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Articles by Virginia Gewin, Vox

Virginia Gewin is an independent science journalist and a Nova Institute of Health fellow reporting on air quality and public health. Based in Portland, Oregon, she has spent the last two decades writing about climate change, food security, and environmental justice for publications including Nature, Popular Science, and Civil Eats. She is a 2024 James Beard Media Award nominee.

Featured Article

When Rupa Basu was pregnant with her second child, her body temperature felt out of control — particularly as her third trimester began in the summer of 2007. It wasn’t particularly hot in Oakland, California, with high temperatures reaching 80 degrees Fahrenheit. Still, she felt uncomfortably warm even as her colleagues and friends were unbothered.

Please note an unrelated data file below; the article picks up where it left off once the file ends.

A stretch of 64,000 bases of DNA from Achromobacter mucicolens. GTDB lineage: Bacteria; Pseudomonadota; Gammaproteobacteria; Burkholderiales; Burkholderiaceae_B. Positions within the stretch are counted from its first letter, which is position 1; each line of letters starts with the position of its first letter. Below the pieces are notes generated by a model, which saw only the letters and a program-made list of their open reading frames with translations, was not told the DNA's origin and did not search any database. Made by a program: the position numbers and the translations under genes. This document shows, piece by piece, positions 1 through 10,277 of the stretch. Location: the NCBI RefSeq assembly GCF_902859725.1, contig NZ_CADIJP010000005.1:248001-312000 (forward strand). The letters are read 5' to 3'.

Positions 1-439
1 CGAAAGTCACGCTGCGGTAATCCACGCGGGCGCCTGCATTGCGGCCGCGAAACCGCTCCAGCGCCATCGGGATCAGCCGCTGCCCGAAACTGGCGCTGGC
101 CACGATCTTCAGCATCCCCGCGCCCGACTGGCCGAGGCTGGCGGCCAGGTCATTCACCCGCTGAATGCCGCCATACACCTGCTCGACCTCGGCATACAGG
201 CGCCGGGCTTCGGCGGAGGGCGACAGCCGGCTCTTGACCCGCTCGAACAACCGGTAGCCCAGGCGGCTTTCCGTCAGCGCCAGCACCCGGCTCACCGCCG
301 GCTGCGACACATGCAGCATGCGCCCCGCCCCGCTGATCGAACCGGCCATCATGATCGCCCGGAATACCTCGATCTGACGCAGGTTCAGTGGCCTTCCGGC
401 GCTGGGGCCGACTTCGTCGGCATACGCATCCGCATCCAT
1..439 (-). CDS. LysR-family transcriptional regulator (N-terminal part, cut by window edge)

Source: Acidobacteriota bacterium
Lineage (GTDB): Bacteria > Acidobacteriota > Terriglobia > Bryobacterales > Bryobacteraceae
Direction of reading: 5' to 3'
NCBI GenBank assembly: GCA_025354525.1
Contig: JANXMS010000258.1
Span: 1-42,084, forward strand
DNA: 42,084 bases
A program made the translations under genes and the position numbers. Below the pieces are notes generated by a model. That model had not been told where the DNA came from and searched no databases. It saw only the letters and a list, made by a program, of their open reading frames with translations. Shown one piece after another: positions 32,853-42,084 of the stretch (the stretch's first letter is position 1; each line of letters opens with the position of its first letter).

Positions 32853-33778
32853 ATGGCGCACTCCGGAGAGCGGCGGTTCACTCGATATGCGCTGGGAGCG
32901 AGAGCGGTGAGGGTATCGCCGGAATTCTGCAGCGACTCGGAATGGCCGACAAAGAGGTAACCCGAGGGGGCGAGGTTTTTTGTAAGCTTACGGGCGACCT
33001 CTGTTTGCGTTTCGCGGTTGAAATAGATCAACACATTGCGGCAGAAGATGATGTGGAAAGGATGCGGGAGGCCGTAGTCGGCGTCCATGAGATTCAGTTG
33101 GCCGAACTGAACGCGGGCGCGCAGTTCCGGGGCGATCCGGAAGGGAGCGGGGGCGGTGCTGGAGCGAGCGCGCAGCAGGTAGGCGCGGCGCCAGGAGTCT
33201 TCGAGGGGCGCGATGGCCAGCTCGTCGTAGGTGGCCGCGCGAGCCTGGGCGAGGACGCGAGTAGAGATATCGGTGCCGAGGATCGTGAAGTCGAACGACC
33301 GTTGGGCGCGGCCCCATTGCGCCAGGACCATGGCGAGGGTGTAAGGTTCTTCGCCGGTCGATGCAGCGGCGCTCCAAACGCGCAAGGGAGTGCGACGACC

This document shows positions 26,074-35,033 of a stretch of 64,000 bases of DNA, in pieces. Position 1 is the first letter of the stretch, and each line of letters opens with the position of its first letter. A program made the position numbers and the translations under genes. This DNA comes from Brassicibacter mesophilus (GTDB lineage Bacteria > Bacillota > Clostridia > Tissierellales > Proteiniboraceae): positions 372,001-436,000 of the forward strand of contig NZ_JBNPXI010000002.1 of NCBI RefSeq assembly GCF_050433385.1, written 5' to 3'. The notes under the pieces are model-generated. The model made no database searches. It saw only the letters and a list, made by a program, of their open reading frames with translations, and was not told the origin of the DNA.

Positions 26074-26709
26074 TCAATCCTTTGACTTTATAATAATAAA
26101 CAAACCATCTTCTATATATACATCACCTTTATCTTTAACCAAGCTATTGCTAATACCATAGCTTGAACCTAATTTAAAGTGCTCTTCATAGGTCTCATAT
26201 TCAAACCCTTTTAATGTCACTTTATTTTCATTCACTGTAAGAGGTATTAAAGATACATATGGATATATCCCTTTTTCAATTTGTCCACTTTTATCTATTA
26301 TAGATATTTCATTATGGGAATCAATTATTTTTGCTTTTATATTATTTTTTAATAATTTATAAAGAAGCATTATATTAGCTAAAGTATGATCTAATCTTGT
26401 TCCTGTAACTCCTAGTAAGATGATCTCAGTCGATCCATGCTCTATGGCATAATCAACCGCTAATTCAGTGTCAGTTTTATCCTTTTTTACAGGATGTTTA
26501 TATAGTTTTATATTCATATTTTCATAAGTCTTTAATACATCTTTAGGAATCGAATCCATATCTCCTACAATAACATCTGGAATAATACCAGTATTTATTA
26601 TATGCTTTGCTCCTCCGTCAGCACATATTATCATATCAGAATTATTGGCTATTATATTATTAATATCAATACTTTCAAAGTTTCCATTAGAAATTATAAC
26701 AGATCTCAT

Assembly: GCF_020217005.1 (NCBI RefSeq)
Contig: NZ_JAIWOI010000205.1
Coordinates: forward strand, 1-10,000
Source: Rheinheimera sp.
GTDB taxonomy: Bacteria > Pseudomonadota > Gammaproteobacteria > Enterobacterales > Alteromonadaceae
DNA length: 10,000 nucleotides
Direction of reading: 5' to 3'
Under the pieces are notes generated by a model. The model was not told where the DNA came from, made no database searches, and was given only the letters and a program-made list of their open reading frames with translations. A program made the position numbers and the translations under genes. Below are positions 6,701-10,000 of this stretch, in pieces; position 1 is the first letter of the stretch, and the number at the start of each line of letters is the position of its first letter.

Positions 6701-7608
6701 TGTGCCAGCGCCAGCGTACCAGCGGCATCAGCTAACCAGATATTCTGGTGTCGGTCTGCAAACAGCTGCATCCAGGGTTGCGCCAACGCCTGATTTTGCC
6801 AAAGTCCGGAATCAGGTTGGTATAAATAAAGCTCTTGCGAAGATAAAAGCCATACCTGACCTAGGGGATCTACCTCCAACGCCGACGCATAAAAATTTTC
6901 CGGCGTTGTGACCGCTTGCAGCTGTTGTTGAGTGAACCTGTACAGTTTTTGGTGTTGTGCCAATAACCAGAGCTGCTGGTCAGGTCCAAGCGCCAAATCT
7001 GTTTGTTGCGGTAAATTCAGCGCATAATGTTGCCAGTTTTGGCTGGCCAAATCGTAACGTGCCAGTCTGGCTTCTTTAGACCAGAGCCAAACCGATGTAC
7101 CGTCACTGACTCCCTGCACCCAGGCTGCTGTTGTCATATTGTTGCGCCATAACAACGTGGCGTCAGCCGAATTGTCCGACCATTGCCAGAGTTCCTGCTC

As her October due date approached, she drank extra fluids and avoided going outside during the hottest stretch of the day. “This is really weird,” she recalls thinking. She wondered if there could be a biological mechanism at work. 

That notion had troubling implications. “If this is a biological response, imagine what’s happening in places like India and Africa where the heat can get to an unbearable 130 degrees Fahrenheit,” Basu remembers thinking. As a researcher at the California Environmental Protection Agency’s Office of Environmental Health Hazard Assessment, Basu knew that other vulnerable populations, notably the elderly, were particularly susceptible to heat. 

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